An emotional and thought-provoking look at the lives of Jesus and the earliest believers and nonbelievers through the eyes of a contemporary man and his family.
The story of Jesus has been told for over 2,000 years, but not from this unique perspective. Set at the time and in the place of Jesus’s birth and life, The Last Man at the Inn immediately transported me into the lifestyle of spice merchant Simon and his family.
Author R. William Bennett set the stage perfectly as to the conditions that led to Joseph and a very pregnant Mary to a stable (or cave). When Simon later sees that Mary’s given birth, Simon feels the divine spirit, but can’t grasp the significance. His refusal to offer his space at the inn to the pregnant couple weighs heavily on him, the way bad decisions weigh on an otherwise good person.
As word spreads about the birth, the community and surrounding countries become embroiled in debate. Is Jesus the promised Messiah or not? People struggle with doubt. Others are overcome with joy. Divisions are made. Families split. R. William Bennett captures the essence of the uncertainty at the time. An atmosphere charged with excitement and hope, doubt and anger. People struggling to make sense of the events and rumors.
Seeing into the thoughts and doubts of Simon touches on primal human emotions. Over the course of the next thirty-three years, Simon transforms from nonbeliever to believer with the assistance and patience of his family and others he meets.
By the time Simon finally decides to devote his life to Jesus, will it be too late? So as not to spoil a wonderful plot revelation, I will simply say the ending was beautifully written and tied together.
The Last Man at the Inn is important and relevant. R. William Bennett’s writing style is crisp and engaging. His characters are real and likable. The message is a beautiful one of hope. Readers will be enriched for having read this book.
I’ve often wondered if I’d been a contemporary of Jesus if I’d have believed He was the promised Messiah or remained a doubter. I empathized with the turmoil that must have existed within families – it seems logical that believing or not believing would have torn many families apart.
My heart ached for the guilt Simon carried for not having done the right thing at the inn, by offering Mary and Joseph his spot.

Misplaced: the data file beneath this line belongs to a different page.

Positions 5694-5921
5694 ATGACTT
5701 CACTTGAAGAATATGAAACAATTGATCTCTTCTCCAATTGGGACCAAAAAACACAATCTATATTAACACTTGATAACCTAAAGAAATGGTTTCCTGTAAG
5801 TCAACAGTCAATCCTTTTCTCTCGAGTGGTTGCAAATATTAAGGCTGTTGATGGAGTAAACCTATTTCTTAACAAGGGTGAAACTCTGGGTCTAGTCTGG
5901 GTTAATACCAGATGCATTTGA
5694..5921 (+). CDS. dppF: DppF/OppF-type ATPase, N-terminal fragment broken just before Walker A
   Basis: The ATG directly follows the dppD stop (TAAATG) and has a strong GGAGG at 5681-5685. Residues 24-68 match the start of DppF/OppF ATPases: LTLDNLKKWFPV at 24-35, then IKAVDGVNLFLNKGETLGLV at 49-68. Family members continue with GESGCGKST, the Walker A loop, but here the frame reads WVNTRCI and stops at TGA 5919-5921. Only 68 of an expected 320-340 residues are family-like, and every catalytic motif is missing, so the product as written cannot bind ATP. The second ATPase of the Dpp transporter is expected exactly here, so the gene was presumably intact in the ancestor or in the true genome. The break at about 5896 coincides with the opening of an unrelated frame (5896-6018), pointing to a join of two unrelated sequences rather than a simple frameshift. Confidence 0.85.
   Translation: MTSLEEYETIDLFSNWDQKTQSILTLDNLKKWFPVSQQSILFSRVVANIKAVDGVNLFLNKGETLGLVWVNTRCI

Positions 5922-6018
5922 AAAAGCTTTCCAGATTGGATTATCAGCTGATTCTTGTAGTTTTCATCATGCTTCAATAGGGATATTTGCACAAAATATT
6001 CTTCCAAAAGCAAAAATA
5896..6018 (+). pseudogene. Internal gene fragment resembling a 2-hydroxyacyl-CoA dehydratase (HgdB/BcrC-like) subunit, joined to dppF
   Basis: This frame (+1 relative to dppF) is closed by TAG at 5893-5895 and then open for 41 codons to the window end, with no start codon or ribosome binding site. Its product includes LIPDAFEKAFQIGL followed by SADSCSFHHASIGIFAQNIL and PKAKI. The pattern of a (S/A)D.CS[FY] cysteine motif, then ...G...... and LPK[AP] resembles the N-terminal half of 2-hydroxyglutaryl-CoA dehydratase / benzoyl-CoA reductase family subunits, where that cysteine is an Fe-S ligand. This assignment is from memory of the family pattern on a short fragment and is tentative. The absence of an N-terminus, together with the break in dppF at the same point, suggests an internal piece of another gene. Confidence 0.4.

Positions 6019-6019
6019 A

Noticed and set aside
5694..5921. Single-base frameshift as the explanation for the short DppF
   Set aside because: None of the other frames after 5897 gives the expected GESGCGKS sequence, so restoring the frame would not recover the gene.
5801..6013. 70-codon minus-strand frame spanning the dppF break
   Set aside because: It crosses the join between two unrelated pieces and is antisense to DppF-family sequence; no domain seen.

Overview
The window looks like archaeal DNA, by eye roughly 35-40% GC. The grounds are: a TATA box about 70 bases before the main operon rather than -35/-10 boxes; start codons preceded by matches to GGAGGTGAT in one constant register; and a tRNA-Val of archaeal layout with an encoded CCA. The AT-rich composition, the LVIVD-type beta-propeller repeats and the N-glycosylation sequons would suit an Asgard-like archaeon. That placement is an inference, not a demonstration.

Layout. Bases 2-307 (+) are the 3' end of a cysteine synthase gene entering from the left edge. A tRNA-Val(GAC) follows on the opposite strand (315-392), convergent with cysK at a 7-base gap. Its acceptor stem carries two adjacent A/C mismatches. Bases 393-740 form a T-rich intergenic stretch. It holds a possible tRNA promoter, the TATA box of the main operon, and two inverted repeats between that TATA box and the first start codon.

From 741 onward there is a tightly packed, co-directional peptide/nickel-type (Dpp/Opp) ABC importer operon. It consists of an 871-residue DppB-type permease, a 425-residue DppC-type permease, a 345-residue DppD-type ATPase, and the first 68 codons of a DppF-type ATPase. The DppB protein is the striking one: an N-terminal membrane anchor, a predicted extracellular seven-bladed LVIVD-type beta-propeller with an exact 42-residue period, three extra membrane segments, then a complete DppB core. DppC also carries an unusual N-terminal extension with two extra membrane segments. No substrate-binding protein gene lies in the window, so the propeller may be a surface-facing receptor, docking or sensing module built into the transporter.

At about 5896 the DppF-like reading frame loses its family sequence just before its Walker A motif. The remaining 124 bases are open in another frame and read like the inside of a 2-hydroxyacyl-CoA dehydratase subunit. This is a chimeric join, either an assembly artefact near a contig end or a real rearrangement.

I was easily transported back into the time period and, as a Christian, found this book to be a delightful spiritual treat.
Christians who like either fiction or nonfiction will enjoy The Last Man at the Inn. It will appeal to historians who enjoy books set in the Middle East during the time of Jesus’ life. ‘Hopeful agnostics would appreciate the factual aspects of this book and the insight into the internal struggle, then transformation of the nonbelievers to believers.
R. William Bennett grew up on the Jersey shore and in Connecticut. He is the author of the best-selling Christmas novella Jacob T. Marley and the award-winning book The Christmas Gift. He works as a division president of Franklin Covey. He and his wife are the parents of four children, and they live in the Southwest.
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I chose to read an ARC from Shadow Mountain Publishing. This review is my honest opinion.
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Shirley Alarie began writing adult and children's books to benefit two causes she loves. 'Hope in the Hood' portrays the incredible story of Colleen Adams providing hope and help to disenfranchised inner-city youth. 'A Healing Haven' showcases the amazing work of Shawn Jayroe and her incredible volunteers at RVR Horse Rescue. Children's books 'A New Friend for Gilbert' and the Dominick the Donkey 2-part series are based on real animals and events at RVR. Now Shirley writes for Jesus - including children's books, her FindingGodAmongUs blog, and as a Christian adult and children's book reviewer. Sign up to receive reviews of hot-off-the-press Christian and Children's releases. Need a freelance writer? Check her out.